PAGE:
Today in History

Today in History: October 19

Surrender at Yorktown

opposing troops facing each other
The Surrender of Cornwallis at Yorktown A.D. 1781,
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On October 19, 1781, British General Charles Cornwallis surrendered his army of some 8,000 men to General George Washington at Yorktown, giving up any chance of winning the Revolutionary War. Cornwallis had marched his army into the Virginia port town earlier that summer expecting to meet British ships sent from New York. The ships never arrived.

In early October, approximately 17,000 American and French troops led by Generals George Washington and Jean-Baptiste Rochambeau, respectively, surrounded British-occupied Yorktown. Off the coast, French Admiral François de Grasse strategically positioned his naval fleet to control access to the town via the Chesapeake Bay and the York River.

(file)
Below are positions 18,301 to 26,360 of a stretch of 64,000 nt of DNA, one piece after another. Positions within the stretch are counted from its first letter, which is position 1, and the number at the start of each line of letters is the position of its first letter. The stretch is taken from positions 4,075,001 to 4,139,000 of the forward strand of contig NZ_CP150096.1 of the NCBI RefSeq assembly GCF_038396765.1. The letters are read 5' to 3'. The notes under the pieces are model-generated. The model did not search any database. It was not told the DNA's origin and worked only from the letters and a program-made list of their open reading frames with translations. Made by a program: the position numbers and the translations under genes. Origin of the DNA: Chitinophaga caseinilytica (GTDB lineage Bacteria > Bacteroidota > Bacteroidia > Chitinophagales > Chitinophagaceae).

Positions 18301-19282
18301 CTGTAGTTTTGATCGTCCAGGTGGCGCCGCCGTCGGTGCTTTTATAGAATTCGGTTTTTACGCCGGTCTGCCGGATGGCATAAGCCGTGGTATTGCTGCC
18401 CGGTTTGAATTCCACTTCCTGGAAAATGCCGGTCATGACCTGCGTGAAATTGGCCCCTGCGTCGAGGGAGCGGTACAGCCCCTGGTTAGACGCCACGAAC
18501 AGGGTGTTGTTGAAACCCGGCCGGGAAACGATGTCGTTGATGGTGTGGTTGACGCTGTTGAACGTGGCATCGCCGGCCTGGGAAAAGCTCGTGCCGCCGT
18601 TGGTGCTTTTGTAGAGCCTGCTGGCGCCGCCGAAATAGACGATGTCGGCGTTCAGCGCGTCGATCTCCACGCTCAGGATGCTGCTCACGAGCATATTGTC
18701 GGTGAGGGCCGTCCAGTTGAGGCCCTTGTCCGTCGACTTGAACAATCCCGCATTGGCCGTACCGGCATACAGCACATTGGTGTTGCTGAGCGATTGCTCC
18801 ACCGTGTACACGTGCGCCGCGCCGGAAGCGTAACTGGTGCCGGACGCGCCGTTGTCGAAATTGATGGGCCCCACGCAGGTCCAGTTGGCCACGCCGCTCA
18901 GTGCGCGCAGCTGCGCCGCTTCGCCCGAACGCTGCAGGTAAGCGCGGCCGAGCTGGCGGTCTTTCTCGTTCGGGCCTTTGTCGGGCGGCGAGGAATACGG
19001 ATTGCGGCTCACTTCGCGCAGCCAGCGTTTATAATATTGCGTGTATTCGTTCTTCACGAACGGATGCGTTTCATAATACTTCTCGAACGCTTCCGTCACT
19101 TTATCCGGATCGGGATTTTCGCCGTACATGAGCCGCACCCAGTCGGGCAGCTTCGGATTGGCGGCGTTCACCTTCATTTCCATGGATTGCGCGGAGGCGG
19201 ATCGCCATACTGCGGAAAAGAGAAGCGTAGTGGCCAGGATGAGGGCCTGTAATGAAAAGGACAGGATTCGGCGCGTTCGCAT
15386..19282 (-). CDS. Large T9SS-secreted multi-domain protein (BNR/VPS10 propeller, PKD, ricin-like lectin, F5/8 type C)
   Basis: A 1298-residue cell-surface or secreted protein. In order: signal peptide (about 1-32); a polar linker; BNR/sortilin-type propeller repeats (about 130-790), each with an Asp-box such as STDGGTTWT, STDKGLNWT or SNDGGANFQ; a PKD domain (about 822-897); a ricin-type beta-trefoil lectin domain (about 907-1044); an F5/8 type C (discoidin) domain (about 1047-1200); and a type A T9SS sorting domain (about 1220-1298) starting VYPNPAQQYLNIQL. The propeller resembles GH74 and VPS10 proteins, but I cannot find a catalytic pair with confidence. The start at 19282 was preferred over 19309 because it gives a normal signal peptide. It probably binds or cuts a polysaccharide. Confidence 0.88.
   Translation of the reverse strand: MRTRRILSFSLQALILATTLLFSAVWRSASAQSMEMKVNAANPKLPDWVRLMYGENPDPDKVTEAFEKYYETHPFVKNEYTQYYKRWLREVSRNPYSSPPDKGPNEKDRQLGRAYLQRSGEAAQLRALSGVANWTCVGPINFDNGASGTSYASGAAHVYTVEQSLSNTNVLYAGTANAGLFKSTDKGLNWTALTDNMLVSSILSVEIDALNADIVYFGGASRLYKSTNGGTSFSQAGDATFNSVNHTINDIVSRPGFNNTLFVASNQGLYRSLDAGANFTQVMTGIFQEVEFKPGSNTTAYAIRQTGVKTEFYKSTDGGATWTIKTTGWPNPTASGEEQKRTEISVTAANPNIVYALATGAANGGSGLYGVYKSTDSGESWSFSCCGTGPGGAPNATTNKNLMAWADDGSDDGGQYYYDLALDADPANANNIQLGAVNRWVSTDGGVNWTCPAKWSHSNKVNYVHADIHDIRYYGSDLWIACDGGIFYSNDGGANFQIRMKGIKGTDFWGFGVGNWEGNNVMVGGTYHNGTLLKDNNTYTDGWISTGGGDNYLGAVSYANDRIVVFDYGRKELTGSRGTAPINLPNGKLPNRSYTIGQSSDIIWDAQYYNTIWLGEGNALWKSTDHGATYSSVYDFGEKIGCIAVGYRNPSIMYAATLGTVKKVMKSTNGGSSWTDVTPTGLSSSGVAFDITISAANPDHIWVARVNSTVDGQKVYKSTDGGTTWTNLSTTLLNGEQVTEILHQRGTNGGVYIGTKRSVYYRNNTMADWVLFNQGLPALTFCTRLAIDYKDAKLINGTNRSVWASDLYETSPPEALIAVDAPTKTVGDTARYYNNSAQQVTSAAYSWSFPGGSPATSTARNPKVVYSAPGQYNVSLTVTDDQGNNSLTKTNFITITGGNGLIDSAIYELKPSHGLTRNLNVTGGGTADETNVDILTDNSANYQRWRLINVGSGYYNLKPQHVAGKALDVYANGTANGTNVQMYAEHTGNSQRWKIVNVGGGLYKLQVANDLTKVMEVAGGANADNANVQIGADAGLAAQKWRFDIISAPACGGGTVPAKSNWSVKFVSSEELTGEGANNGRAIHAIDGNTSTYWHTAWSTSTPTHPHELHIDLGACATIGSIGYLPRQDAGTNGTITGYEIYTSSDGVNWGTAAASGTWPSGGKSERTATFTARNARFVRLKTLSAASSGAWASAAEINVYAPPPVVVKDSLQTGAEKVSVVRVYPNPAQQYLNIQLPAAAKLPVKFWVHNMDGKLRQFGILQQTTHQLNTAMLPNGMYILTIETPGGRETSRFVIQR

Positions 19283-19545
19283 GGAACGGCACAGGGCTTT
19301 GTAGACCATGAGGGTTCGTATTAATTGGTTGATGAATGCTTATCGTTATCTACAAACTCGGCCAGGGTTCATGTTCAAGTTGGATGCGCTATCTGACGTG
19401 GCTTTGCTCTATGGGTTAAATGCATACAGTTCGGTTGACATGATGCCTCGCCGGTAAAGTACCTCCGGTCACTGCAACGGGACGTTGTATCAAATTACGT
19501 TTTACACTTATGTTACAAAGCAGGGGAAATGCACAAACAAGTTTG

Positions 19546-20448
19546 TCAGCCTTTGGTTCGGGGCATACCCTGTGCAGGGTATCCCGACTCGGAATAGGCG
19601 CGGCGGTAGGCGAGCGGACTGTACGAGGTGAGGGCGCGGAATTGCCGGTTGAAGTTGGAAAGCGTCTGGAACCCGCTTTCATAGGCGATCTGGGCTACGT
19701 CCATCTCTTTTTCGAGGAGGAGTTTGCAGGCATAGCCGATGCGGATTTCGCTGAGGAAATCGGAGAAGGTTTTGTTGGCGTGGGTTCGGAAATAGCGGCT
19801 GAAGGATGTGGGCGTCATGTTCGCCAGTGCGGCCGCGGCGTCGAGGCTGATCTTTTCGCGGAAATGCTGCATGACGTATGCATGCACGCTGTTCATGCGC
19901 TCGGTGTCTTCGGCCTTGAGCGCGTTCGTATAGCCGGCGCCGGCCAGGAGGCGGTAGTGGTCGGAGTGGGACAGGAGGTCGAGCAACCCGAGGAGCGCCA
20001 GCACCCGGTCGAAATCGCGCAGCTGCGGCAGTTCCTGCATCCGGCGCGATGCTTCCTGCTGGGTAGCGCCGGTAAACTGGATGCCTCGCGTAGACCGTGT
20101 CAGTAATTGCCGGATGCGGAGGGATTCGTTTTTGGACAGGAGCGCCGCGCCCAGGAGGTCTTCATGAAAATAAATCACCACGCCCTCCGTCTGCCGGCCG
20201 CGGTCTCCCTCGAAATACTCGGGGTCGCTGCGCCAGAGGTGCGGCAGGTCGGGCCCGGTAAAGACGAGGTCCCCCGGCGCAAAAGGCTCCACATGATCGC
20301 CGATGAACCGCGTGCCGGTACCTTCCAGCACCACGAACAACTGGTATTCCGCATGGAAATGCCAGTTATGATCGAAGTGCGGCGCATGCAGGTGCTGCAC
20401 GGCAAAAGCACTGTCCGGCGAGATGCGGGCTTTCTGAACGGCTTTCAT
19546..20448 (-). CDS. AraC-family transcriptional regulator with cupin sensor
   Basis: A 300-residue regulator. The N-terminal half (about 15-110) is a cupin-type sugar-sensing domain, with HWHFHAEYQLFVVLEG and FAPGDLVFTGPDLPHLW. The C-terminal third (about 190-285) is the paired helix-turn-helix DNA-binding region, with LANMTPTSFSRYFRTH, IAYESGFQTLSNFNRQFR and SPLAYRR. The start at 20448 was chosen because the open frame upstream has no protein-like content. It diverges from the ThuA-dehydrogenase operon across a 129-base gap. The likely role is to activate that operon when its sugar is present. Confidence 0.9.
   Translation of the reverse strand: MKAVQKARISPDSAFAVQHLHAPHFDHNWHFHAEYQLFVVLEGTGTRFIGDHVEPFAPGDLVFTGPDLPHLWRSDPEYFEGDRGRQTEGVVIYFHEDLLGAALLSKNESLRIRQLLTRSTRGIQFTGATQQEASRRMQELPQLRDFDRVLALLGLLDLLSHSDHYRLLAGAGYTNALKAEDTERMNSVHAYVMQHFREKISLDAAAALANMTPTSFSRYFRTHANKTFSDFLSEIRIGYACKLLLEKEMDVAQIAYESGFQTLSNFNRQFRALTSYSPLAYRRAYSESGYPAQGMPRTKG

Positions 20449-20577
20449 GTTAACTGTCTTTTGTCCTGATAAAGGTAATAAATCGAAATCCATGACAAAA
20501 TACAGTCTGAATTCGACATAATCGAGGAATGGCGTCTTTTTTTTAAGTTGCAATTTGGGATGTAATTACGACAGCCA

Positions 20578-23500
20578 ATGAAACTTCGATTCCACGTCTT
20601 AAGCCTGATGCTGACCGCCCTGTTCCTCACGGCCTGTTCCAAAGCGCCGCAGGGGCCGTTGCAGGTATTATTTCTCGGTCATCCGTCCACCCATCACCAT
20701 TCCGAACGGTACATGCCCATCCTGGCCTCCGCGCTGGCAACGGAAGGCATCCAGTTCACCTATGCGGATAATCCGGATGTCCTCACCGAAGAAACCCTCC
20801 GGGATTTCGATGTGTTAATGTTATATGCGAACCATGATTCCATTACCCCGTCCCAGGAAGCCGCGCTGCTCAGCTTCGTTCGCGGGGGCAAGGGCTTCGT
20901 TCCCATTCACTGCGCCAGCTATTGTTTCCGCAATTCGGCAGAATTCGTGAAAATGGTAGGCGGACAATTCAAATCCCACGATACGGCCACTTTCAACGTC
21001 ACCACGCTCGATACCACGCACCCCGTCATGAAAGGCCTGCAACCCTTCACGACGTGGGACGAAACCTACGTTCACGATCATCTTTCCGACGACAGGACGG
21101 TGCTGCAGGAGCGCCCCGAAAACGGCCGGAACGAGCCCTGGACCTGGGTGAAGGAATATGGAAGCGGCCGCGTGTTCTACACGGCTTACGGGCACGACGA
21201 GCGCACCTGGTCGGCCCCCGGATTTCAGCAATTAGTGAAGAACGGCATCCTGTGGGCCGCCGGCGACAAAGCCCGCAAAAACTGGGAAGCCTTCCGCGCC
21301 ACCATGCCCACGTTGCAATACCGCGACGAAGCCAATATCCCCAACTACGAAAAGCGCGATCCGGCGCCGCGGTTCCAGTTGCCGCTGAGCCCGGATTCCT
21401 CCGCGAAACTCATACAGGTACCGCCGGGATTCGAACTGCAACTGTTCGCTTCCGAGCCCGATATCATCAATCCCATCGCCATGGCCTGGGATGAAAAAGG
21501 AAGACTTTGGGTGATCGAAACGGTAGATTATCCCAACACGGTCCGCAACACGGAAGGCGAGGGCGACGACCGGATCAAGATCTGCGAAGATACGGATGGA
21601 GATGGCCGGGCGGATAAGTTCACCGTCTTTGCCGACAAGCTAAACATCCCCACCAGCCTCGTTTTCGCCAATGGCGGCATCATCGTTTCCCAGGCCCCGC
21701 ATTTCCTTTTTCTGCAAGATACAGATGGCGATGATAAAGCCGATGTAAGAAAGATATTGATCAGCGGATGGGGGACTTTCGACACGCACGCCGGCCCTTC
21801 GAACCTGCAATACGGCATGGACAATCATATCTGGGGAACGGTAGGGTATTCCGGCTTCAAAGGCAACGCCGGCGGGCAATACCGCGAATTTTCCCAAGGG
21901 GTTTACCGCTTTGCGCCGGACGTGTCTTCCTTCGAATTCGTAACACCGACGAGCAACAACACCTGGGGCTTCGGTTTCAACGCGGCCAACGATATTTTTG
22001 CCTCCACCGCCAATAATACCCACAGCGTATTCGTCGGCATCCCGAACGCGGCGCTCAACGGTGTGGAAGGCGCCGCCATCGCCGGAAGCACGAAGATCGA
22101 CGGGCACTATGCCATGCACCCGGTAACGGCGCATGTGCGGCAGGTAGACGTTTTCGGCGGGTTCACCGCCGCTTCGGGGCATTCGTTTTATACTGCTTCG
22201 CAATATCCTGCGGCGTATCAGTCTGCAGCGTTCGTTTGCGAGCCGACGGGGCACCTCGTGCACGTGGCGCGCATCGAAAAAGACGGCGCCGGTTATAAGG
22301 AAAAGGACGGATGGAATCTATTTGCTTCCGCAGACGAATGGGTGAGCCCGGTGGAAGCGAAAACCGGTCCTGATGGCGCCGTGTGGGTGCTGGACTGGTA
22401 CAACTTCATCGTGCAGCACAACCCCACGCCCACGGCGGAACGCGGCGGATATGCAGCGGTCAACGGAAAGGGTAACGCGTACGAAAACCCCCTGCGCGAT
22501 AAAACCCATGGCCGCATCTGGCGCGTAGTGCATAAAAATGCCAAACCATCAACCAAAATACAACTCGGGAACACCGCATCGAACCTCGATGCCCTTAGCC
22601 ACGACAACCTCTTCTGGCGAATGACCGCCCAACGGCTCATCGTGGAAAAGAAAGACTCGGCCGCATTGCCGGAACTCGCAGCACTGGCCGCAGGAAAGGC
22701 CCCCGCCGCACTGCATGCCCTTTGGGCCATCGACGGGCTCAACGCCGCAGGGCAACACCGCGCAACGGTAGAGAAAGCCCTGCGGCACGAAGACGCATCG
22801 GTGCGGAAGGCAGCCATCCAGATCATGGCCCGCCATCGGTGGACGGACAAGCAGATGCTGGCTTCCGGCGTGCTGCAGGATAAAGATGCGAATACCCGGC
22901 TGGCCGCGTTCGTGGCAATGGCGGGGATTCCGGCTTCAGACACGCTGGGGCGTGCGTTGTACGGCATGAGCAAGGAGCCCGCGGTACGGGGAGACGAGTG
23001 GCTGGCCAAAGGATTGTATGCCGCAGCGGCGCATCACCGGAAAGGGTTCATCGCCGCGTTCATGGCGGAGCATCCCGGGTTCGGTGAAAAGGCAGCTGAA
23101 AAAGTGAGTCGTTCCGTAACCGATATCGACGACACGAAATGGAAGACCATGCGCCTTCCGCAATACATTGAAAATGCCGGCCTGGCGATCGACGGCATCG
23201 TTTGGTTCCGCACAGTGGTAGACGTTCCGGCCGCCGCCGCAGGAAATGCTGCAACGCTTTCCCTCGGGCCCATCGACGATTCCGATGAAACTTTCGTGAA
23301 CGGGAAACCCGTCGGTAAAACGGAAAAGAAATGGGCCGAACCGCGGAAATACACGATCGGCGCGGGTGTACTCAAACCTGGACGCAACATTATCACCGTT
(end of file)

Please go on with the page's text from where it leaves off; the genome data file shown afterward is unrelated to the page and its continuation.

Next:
Yorktown map
A Plan of the Entrance of Chesapeak [sic] Bay, with James and York Rivers;…
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The Franco-American siege exhausted the British army's supplies of food and ammunition. With no hope for escape, Cornwallis agreed to the terms of Washington's Articles of Capitulation, signing the document at Moore House on October 19. Hours after the surrender, the general's defeated troops marched out of Yorktown to the tune "The World Turned Upside Down."

During his occupation of Yorktown, General Cornwallis set up headquarters in the Thomas Nelson House. The residence saw wartime action again during the Civil War, when it was used as a hospital.

Cornwallis' surrender at Yorktown effectively ended the Revolutionary War. Lacking the financial resources to raise a new army, the British government appealed to the Americans for peace. Almost two years later, on September 3, 1783, the signing of the Treaty of Paris brought the war to an end.

Learn more about Yorktown and America's fight for independence: